Advertisement

A Lower Bound on the Average Identification Time in a Passive RFID System

  • Nikita StepanovEmail author
  • Nikolay Matveev
  • Olga Galinina
  • Andrey Turlikov
Conference paper
Part of the Lecture Notes in Computer Science book series (LNCS, volume 11118)

Abstract

One of the most well-known standards for radio frequency identification (RFID), the standard ISO 18000-6C, collects the requirements for RFID readers and tags and regulates respective communication protocols. In particular, the standard introduces the so-called Q-algorithm resolving conflicts in the channel (which occur when several RFID tags respond simultaneously). As of today, a vast amount of existing literature addresses various modifications of the Q-algorithm; however, none of them is known to significantly reduce the average identification time (i.e., the time to identify all proximate tags). In this work, we derive a lower bound for the average identification time in an RFID system. Furthermore, we demonstrate that in case of an error-free channel, the performance of the legacy Q-algorithm is reasonably close to the proposed lower bound; however, for the error-prone environment, this gap may substantially increase, thereby indicating the need for new identification algorithms.

Notes

Acknowledgements

The publication has been prepared with the support of the “RUDN University Program 5-100.” The work of N. Stepanov, N. Matveev, and A. Turlikov is supported by scientific project No. 8.8540.2017/8.9 “Development of data transmission algorithms in IoT systems with constraints on the devices complexity.”

References

  1. 1.
    Arjona, L., Landaluce, H., Perallos, A., Lopez-Garcia, P., Cmiljanic, N.: Analysis of RFID anti-collision protocols based on the standard EPCglobal Class-1 Generation-2. In: Proceedings of 21th European Wireless Conference on European Wireless 2015, pp. 1–6. VDE (2015)Google Scholar
  2. 2.
    Global, EPC.: EPC radio-frequency identity protocols class-1 generation-2 UHF RFID protocol for communications at 860 MHz–960 MHz. Version 1, 23 (2008)Google Scholar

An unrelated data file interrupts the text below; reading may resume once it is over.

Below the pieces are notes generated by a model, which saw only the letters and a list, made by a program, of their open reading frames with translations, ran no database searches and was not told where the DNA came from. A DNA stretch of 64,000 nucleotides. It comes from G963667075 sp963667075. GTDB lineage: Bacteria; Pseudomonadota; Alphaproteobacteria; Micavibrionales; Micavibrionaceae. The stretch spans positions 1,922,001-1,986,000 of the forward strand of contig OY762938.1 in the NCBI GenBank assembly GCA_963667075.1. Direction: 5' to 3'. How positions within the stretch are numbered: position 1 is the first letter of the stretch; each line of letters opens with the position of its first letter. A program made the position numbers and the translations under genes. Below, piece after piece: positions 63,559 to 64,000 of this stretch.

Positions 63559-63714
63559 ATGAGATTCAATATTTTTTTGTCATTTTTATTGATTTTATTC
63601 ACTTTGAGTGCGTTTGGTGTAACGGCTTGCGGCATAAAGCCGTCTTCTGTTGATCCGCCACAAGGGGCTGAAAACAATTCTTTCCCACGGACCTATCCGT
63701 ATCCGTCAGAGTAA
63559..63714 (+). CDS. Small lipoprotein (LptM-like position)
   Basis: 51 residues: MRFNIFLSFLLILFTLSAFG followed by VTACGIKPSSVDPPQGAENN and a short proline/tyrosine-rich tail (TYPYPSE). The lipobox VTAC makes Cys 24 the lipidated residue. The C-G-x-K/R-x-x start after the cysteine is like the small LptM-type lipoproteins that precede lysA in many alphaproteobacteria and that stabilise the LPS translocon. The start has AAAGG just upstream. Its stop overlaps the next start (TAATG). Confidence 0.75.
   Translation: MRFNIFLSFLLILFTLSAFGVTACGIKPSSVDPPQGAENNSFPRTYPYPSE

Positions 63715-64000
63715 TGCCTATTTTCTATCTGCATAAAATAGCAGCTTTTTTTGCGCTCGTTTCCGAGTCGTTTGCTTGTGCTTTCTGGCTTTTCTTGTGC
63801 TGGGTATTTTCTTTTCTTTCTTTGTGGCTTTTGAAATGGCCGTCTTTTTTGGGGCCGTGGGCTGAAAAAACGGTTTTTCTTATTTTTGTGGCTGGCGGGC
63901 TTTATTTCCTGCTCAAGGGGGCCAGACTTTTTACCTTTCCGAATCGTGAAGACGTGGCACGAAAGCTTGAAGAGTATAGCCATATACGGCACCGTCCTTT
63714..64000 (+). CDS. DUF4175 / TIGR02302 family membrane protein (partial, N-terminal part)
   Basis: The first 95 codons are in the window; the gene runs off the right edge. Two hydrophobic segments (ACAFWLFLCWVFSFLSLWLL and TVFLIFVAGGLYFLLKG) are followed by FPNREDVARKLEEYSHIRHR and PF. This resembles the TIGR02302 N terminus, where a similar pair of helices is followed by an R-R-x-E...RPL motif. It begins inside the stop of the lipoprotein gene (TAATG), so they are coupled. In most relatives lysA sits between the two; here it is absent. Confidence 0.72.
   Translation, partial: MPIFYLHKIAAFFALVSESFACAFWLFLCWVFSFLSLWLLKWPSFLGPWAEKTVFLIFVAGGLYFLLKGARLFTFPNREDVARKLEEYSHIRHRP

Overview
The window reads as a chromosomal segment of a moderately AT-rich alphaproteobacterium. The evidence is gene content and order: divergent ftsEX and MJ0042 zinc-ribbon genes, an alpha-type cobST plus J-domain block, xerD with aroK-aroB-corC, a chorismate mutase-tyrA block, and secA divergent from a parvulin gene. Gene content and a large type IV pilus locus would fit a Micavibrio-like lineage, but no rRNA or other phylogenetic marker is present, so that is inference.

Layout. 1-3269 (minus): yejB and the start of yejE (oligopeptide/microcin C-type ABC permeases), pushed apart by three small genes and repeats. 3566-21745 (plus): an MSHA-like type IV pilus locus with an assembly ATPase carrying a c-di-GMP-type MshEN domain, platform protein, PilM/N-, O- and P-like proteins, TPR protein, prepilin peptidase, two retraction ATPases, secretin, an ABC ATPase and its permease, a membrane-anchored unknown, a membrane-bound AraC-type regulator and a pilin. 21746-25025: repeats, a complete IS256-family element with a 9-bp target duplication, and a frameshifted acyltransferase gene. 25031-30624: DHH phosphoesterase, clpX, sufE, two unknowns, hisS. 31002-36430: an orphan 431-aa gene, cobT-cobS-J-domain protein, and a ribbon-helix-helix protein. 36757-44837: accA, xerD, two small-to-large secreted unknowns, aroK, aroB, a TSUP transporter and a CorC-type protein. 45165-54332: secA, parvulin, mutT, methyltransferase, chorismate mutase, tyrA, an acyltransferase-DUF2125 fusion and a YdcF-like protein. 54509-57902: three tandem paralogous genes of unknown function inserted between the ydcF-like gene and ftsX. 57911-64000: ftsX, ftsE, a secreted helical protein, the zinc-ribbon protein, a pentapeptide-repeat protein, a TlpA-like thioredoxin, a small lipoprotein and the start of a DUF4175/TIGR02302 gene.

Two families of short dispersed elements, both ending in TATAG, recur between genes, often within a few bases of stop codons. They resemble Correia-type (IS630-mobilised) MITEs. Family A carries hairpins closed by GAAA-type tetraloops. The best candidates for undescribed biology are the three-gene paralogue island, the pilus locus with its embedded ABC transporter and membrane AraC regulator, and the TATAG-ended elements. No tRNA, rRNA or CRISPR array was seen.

3. 3.
    Instruments, Texas: TI UHF Gen2 Protocol Reference GuideGoogle Scholar
  4. 4.
    Kamrani, A.: Design and Development of a State Transition Table for the EPC global UHF Class 1 Gen2 RFID standard. Ph.D. thesis, University of Pittsburgh (2011)Google Scholar
  5. 5.
    Namboodiri, V., DeSilva, M., Deegala, K., Ramamoorthy, S.: An extensive study of slotted ALOHA-based RFID anti-collision protocols. Comput. Commun. 35(16), 1955–1966 (2012)CrossRefGoogle Scholar
  6. 6.
    Ometov, A., et al.: Secure and connected wearable intelligence for content delivery at a mass event: a case study. J. Sens. Actuator Netw. 6(2), 5 (2017)CrossRefGoogle Scholar
  7. 7.
    Prudanov, A., et al.: A trial of yoking-proof protocol in RFID-based smart-home environment. In: Vishnevskiy, V.M., Samouylov, K.E., Kozyrev, D.V. (eds.) DCCN 2016. CCIS, vol. 678, pp. 25–34. Springer, Cham (2016).  https://doi.org/10.1007/978-3-319-51917-3_3CrossRefGoogle Scholar
  8. 8.
    Uysal, I., Khanna, N.: Q-frame-collision-counter: a novel and dynamic approach to RFID Gen 2’s Q algorithm. In: 2015 IEEE International Conference on RFID Technology and Applications (RFID-TA), pp. 120–125. IEEE (2015)Google Scholar
  9. 9.
    Zheng, F., Kaiser, T.: Adaptive ALOHA anti-collision algorithms for RFID systems. EURASIP J. Embed. Syst. 2016(1), 7 (2016)CrossRefGoogle Scholar

Copyright information

© Springer Nature Switzerland AG 2018

Authors and Affiliations

  1. 1.State University of Aerospace InstrumentationSaint-PetersburgRussia
  2. 2.Tampere University of TechnologyTampereFinland
  3. 3.Peoples Friendship University of Russia (RUDN University)MoscowRussian Federation

Personalised recommendations